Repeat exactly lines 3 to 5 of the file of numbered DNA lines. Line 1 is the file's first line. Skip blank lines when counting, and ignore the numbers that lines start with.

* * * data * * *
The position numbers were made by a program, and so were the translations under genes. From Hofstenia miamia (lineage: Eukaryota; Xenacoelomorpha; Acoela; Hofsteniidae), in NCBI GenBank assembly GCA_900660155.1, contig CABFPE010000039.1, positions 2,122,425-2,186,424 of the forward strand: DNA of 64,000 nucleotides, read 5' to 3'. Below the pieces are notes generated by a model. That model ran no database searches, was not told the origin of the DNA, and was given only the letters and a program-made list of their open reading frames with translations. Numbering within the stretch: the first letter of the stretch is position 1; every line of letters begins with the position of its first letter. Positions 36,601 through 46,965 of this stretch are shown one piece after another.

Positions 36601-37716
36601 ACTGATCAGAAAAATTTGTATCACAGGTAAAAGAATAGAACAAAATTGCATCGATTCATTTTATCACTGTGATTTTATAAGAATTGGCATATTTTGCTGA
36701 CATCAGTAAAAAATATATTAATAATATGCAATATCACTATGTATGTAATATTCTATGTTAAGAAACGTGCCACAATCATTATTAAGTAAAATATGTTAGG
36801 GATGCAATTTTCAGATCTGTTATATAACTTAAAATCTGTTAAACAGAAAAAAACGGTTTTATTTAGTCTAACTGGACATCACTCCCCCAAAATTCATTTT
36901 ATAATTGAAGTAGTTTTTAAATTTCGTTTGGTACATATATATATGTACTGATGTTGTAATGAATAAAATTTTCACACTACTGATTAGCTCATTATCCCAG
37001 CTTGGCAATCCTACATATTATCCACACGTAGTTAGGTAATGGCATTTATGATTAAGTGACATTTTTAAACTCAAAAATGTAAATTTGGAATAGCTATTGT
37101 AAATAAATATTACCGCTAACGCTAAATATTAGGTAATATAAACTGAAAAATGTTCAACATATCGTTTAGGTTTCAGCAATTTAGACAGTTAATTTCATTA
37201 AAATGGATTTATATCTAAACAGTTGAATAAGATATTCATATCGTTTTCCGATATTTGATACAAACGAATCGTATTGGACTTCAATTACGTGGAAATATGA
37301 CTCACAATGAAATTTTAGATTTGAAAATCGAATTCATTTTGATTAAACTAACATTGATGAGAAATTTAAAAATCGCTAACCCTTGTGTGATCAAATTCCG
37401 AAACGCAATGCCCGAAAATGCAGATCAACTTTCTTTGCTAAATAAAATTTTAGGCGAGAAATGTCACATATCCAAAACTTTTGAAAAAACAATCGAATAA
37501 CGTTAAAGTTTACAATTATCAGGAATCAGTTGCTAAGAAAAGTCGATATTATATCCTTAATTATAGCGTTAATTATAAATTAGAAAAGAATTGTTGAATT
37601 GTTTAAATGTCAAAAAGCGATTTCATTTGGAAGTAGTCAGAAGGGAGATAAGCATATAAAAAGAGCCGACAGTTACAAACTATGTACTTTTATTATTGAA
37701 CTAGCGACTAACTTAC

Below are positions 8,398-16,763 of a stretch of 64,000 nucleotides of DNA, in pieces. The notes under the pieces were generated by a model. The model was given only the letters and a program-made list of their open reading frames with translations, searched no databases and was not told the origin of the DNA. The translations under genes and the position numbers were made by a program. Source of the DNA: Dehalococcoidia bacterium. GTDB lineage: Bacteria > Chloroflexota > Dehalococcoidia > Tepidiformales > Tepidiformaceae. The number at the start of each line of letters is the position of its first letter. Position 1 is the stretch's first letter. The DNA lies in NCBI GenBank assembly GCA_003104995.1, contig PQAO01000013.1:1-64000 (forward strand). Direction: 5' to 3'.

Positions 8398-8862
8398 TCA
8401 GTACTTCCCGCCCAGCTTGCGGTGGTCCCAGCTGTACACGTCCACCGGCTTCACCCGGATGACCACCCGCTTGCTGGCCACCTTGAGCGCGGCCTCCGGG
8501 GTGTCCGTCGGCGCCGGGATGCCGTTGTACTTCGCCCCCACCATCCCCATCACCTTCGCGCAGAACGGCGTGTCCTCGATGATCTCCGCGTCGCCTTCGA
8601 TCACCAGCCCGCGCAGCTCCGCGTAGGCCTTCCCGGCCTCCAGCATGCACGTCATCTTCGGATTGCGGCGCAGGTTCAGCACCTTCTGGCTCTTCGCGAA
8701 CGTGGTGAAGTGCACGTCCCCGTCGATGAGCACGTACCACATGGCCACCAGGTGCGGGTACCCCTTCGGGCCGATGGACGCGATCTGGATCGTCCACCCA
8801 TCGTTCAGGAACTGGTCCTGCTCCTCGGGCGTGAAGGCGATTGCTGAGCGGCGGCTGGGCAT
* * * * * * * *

36601 ACTGATCAGAAAAATTTGTATCACAGGTAAAAGAATAGAACAAAATTGCATCGATTCATTTTATCACTGTGATTTTATAAGAATTGGCATATTTTGCTGA
36701 CATCAGTAAAAAATATATTAATAATATGCAATATCACTATGTATGTAATATTCTATGTTAAGAAACGTGCCACAATCATTATTAAGTAAAATATGTTAGG
36801 GATGCAATTTTCAGATCTGTTATATAACTTAAAATCTGTTAAACAGAAAAAAACGGTTTTATTTAGTCTAACTGGACATCACTCCCCCAAAATTCATTTT